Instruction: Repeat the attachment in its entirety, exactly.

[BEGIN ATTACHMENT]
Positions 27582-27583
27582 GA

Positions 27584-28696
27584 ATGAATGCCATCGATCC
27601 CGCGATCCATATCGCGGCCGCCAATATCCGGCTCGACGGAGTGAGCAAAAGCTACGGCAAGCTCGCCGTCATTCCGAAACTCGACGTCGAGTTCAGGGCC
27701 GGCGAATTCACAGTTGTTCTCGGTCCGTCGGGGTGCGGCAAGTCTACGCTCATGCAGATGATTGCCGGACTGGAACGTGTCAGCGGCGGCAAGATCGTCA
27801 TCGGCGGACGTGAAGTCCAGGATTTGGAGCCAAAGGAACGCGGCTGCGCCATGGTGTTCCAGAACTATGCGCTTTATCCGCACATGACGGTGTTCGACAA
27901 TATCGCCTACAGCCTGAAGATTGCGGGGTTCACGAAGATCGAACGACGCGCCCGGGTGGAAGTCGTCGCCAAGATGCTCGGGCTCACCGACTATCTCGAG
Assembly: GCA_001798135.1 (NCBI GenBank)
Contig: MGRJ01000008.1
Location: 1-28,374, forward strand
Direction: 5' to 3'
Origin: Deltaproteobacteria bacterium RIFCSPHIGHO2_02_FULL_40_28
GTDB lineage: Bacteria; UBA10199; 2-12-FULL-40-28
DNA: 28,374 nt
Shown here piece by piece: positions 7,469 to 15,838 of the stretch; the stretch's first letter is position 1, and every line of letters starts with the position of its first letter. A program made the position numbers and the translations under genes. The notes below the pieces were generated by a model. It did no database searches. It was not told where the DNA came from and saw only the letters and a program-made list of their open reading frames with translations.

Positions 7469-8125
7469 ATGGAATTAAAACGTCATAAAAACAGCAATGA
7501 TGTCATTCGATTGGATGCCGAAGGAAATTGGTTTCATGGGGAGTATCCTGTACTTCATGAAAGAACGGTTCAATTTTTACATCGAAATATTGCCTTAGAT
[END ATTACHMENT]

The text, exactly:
Positions 27582-27583
27582 GA

Positions 27584-28696
27584 ATGAATGCCATCGATCC
27601 CGCGATCCATATCGCGGCCGCCAATATCCGGCTCGACGGAGTGAGCAAAAGCTACGGCAAGCTCGCCGTCATTCCGAAACTCGACGTCGAGTTCAGGGCC
27701 GGCGAATTCACAGTTGTTCTCGGTCCGTCGGGGTGCGGCAAGTCTACGCTCATGCAGATGATTGCCGGACTGGAACGTGTCAGCGGCGGCAAGATCGTCA
27801 TCGGCGGACGTGAAGTCCAGGATTTGGAGCCAAAGGAACGCGGCTGCGCCATGGTGTTCCAGAACTATGCGCTTTATCCGCACATGACGGTGTTCGACAA
27901 TATCGCCTACAGCCTGAAGATTGCGGGGTTCACGAAGATCGAACGACGCGCCCGGGTGGAAGTCGTCGCCAAGATGCTCGGGCTCACCGACTATCTCGAG
Assembly: GCA_001798135.1 (NCBI GenBank)
Contig: MGRJ01000008.1
Location: 1-28,374, forward strand
Direction: 5' to 3'
Origin: Deltaproteobacteria bacterium RIFCSPHIGHO2_02_FULL_40_28
GTDB lineage: Bacteria; UBA10199; 2-12-FULL-40-28
DNA: 28,374 nt
Shown here piece by piece: positions 7,469 to 15,838 of the stretch; the stretch's first letter is position 1, and every line of letters starts with the position of its first letter. A program made the position numbers and the translations under genes. The notes below the pieces were generated by a model. It did no database searches. It was not told where the DNA came from and saw only the letters and a program-made list of their open reading frames with translations.

Positions 7469-8125
7469 ATGGAATTAAAACGTCATAAAAACAGCAATGA
7501 TGTCATTCGATTGGATGCCGAAGGAAATTGGTTTCATGGGGAGTATCCTGTACTTCATGAAAGAACGGTTCAATTTTTACATCGAAATATTGCCTTAGAT